So we don't have to just beat Ted Cruz so hard he flees back to Alberta. We have to get rid of the parts of Obamacare that may help the private insurance industry keep squeezing us like an anaconda. And we have to keep and improve the good parts, so the Affordable Care Act is just the first step to the only system that's ever worked anywhere on earth: universal, high-quality health insurance and healthcare for everyone. And while we're working on this, seriously – please please use lots of sunscreen and don't skimp on dermatologist appointments.
Read it all, as they say.

McArdle wants "Obamacare" to have a drop-dead date. If some people drop dead in the process, well, that's just the price they'll have to pay for Freedom.

ADDED: There could be no greater praise than to be burped up retweeted by Jonah!

Wednesday, October 16, 2013

A Passion For Destruction

The is no question that Ted Cruz is smart. Yet he is doing a very dumb thing by threatening America's economic stability. Something is guiding him besides reason and logic, and it is not too difficult to figure out what.

Cruz's father, who was born in 1939 in Matanzas, Cuba,[14][13] "suffered beatings and imprisonment for protesting the oppressive regime"[13][18] of dictator Fulgencio Batista. He fought for communist revolutionary Fidel Castro in the Cuban Revolution[19][20] when he was 14 years old, but "didn't know Castro was a Communist." A few years later he became a staunch critic of Castro when "the rebel leader took control and began seizing private property and suppressing dissent."[13][21] The elder Cruz fled Cuba in 1957 at the age of 18, landing in Austin[18] to study at the University of Texas, knowing no English and with only $100 sewn into his underwear.[22][23] His younger sister fought in the counter-revolution and was tortured by the new regime.[20] He remained regretful for his early support of Castro, and emphatically conveyed this remorse to his young son over the following years.[13][20]

Cruz attended high school at Faith West Academy in Katy, Texas,[26] and later graduated from Second Baptist High School in Houston as valedictorian in 1988.[11] During high school, Cruz participated in a Houston-based group called the Free Market Education Foundation where Cruz learned about free-market economic philosophers such as Milton Friedman, Friedrich Hayek, Frédéric Bastiat and Ludwig von Mises.[20] The program was run by Rolland Storey and Cruz entered the program at the age of 13.[18]
I went to public school in Katy for a number of years. It is a small town that originated as a train stop on the Kansas-Texas railroad and became rice farms; the soil is a few inches of topsoil over clay, the land is flat, and rain is plentiful. By the time I moved there suburbs had sprung up in the relatively cheap land between Katy and Houston, and now most of the rice fields are covered with houses and strip shopping centers. It is relatively easy to live in a bubble there, especially if you only go to religious schools.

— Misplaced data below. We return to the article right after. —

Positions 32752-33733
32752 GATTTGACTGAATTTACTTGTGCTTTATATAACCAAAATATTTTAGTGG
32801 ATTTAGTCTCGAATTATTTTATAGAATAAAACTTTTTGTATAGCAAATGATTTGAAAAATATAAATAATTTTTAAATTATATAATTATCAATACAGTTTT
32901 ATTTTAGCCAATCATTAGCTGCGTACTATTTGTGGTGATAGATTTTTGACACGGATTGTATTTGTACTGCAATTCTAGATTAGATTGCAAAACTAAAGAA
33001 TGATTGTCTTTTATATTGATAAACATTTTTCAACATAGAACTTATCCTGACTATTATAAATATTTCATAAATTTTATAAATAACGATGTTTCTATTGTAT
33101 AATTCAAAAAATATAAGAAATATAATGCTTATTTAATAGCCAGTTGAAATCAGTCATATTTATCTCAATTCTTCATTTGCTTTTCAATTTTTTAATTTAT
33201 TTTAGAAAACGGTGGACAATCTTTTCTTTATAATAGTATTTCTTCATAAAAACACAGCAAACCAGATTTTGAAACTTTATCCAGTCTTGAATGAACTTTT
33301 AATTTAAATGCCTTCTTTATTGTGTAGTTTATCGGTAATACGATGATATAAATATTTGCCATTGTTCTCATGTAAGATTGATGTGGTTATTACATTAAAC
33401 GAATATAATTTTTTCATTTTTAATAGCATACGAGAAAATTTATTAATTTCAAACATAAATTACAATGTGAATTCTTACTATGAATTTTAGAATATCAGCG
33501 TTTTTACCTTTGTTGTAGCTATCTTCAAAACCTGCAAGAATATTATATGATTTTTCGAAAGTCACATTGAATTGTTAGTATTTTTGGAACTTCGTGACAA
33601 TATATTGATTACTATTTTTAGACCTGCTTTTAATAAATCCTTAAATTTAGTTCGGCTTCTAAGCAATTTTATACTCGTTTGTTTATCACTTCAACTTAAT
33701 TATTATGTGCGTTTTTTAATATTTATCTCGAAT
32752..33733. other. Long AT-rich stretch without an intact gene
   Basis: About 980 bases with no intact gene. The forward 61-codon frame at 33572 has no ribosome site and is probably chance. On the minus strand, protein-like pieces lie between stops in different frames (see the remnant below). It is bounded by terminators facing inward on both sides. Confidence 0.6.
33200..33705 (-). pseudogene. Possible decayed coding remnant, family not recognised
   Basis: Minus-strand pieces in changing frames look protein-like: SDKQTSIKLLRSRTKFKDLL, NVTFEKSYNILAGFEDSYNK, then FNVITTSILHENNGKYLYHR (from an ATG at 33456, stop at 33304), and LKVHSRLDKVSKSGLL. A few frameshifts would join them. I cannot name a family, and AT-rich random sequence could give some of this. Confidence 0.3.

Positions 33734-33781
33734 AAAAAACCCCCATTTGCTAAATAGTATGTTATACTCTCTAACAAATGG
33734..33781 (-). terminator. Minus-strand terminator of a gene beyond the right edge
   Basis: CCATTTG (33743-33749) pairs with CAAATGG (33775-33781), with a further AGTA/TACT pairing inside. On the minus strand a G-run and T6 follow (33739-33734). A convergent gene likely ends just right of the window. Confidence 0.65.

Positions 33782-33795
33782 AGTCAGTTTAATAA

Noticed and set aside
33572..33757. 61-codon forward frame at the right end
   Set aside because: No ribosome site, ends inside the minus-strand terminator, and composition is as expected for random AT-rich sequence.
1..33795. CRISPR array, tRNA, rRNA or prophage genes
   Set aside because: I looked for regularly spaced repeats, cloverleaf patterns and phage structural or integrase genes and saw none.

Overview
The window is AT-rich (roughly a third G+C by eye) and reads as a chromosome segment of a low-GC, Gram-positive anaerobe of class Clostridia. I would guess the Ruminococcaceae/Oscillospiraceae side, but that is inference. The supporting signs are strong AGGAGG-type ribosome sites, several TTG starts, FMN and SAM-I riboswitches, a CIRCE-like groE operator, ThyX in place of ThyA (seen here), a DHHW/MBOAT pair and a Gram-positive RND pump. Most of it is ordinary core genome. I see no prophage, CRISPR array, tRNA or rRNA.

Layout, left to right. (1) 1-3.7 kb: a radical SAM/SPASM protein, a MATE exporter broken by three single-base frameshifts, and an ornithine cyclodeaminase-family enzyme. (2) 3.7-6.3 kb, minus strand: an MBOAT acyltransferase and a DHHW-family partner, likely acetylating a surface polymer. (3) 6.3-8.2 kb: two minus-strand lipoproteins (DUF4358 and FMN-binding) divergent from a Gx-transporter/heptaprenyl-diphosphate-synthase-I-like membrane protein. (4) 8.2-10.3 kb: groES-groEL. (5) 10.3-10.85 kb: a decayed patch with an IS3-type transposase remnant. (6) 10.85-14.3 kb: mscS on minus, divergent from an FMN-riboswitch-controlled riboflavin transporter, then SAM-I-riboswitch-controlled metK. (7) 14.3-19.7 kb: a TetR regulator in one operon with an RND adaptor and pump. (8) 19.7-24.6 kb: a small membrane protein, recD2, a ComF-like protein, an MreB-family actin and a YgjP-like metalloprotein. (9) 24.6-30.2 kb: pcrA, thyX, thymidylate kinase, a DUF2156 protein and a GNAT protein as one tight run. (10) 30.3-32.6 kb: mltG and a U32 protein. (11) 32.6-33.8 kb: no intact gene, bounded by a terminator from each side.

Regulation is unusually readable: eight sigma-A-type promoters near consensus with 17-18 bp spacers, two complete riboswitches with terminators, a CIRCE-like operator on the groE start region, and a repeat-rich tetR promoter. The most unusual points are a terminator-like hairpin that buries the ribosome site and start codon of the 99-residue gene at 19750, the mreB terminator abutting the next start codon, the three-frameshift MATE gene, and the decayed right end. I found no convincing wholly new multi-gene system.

Like Ayn Rand, Ted Cruz learned a very valuable lesson at a young age: governments can be agents of oppression and fear and destroy lives. Also like Ayn Rand, Cruz viewed his family's experiences through the filter of his own personality and life experiences, and determined that the only way to deal with possibility of oppressive governments is to destroy them before they can destroy you.
Back in February Frank Bruni wrote this about Cruz:

Ted Cruz, a Republican freshman in the Senate who has been front and center in his party’s effort to squash Chuck Hagel’s nomination as secretary of defense, has a problem. He’s an ornery, swaggering piece of work. Just six weeks since his arrival on Capitol Hill, he’s already known for his naysaying, his nit-picking and his itch to upbraid lawmakers who are vastly senior to him, who have sacrificed more than he has and who deserve a measure of respect, or at least an iota of courtesy. Courtesy isn’t Cruz’s métier. Grandstanding and browbeating are.

He sits on the Senate Armed Services Committee, and during its final meeting on Tuesday about Hagel’s nomination, he made such nefarious and hectoring insinuations about Hagel’s possible corruption by foreign influences that McCain, who’d gleefully raked Hagel over the coals himself, more or less told Cruz to cool it. It was an unforgettable moment, and one that Republicans shouldn’t soon forget, because Cruz, 42, isn’t simply the latest overeager beaver to start gnawing his way through the halls of Congress. He’s a prime illustration of what plagues the Republican Party and holds it back.  
A fascinating illustration, too. On the surface, he should be part of the solution: young, Latino, with a hardscrabble family story including his father’s imprisonment in Cuba and escape to the United States. But Republicans who look to him and see any kind of savior overlook much of what drags the party down, which isn’t merely or even principally the genealogy of their candidates. It’s the intransigent social conservatism, the whiff of meanness and the showy eruptions. It’s what Cruz, who rode a wave of Tea Party ardor to victory in Texas in November, distills.